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Nasal Indicator| Compound Words | Ending with n or ng | Variation in Spoken Teochew | Comparison with Gaginang

Comparison with Romanised Teochew used by Gaginang

Why My System of Romanised Teochew?

I found Gaginang Website to be a good website on Teochew related information but I had difficulty using the Romanised Teochew used by Gaginang:
(a) to English-speakers, some of the letters (e.g. b, d, g and especially j and y) of the alphabet are used rather differently,
(b) its tone indicator system is not explicit on words requiring tone change (hence one has to remember which words require tone change and to change to which tones) and
(c) using "n" as nasal indicator is likely to mislead users. 

Examples of Difficulties in Romanised Teochew used by Gaginang Website

b” is likely to be mispronounced as “b” in “boy”; this is very different from the intended un-aspirated “p” sound as in paper.  In TPB system of Romanised Teochew, this consonant is represented by “p” which is closer to its intended sound.

d” is likely to be mispronounced as “d” in “dog”; this is very different from the intended un-aspirated “t” as in “taunting”.  In TPB system of Romanised Teochew, this consonant is represented by “t” which is closer to its intended sound.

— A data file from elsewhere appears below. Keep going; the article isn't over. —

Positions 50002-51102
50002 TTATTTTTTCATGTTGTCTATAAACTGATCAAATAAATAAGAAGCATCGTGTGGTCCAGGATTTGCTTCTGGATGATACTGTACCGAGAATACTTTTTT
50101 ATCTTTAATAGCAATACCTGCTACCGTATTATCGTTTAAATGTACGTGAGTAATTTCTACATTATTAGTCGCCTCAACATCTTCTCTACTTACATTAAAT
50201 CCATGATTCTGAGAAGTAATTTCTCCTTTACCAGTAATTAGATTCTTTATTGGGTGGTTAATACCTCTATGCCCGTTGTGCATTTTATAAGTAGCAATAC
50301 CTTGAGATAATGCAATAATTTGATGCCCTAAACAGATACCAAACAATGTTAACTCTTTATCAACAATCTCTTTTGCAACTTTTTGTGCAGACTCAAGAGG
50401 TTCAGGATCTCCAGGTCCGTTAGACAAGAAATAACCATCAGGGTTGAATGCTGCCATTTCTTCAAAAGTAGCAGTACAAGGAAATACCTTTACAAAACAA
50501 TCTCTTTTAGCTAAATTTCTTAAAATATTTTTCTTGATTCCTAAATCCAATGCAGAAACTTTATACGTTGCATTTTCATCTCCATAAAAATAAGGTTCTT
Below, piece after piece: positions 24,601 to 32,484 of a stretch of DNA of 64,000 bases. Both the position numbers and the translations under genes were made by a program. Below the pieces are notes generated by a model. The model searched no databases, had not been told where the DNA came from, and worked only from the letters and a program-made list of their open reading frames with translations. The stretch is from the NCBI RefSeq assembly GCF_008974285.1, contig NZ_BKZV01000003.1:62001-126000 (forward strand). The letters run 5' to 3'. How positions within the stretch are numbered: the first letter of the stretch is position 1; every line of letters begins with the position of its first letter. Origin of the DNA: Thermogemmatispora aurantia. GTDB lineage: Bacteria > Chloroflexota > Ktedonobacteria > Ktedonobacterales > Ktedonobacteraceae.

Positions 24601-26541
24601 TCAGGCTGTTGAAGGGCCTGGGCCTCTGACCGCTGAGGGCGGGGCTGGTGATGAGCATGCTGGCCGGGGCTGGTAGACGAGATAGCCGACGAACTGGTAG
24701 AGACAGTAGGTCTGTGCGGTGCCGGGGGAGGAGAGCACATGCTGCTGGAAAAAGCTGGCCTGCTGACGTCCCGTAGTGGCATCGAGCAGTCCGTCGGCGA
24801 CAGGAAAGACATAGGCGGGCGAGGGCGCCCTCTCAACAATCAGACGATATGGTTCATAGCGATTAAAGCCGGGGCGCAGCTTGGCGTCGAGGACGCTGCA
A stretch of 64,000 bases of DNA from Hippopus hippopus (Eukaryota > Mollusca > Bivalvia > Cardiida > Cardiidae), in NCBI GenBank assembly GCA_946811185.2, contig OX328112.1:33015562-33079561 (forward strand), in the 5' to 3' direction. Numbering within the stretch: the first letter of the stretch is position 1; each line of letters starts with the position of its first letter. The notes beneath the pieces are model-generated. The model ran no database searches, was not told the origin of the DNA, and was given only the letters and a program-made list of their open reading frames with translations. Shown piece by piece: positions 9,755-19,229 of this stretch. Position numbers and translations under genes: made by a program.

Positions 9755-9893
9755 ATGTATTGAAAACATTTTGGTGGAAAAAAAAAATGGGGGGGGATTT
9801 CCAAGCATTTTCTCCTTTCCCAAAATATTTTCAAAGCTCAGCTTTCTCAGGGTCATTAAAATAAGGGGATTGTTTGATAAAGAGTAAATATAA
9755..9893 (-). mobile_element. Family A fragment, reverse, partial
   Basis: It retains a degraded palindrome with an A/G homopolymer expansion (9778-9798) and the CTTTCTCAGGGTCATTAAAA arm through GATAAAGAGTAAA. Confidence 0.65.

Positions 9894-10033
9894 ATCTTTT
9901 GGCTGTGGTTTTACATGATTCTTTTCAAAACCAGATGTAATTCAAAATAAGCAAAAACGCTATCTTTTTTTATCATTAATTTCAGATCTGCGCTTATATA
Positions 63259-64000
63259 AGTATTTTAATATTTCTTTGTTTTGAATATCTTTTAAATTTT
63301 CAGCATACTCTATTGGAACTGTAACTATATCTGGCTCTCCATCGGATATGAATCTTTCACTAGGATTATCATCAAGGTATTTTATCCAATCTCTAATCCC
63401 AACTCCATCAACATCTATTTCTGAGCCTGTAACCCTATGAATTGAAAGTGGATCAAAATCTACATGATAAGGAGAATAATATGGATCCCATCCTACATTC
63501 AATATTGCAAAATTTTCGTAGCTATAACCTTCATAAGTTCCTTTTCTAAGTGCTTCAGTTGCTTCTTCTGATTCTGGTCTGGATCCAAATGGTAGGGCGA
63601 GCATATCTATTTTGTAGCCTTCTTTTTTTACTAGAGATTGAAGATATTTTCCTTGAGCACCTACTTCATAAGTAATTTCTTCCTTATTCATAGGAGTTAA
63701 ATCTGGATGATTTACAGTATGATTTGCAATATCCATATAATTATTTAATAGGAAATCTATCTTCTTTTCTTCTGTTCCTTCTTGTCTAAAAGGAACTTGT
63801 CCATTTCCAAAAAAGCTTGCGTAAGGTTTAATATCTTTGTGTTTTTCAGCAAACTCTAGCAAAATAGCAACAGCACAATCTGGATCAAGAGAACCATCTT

g” is likely to be mispronounced as “g” in “girl”; this is very different from the intended un-aspirated “k” sound as in kicking.  In TPB system of Romanised Teochew, this consonant is represented by “k” which is closer to its intended sound.

j” is likely to be mispronounced as “j” in “jam”; this is very different from the intended un-aspirated “ts” sound in international phonetics.  Since most English speakers are unable to combine “t” and “s” to pronounce ts correctly, in TPB system of Romanised Teochew, this consonant is represented by “z” which is closer to its intended sound.

y” is likely to be mispronounced as “y” in “year”; this is very different from the intended “j” sound as in “jam”.  In TPB system of Romanised Teochew, this consonant is represented by “j” which is close to its intended sound.

eu” is likely to be mispronounced as “eu” in “Europe”; this is very different from its intended sound.  Although the intended sound has no similar sound in English, in TPB system of Romanised Teochew this sound (a vowel, not diphthong) is represented by “er” which is closer to its intended sound.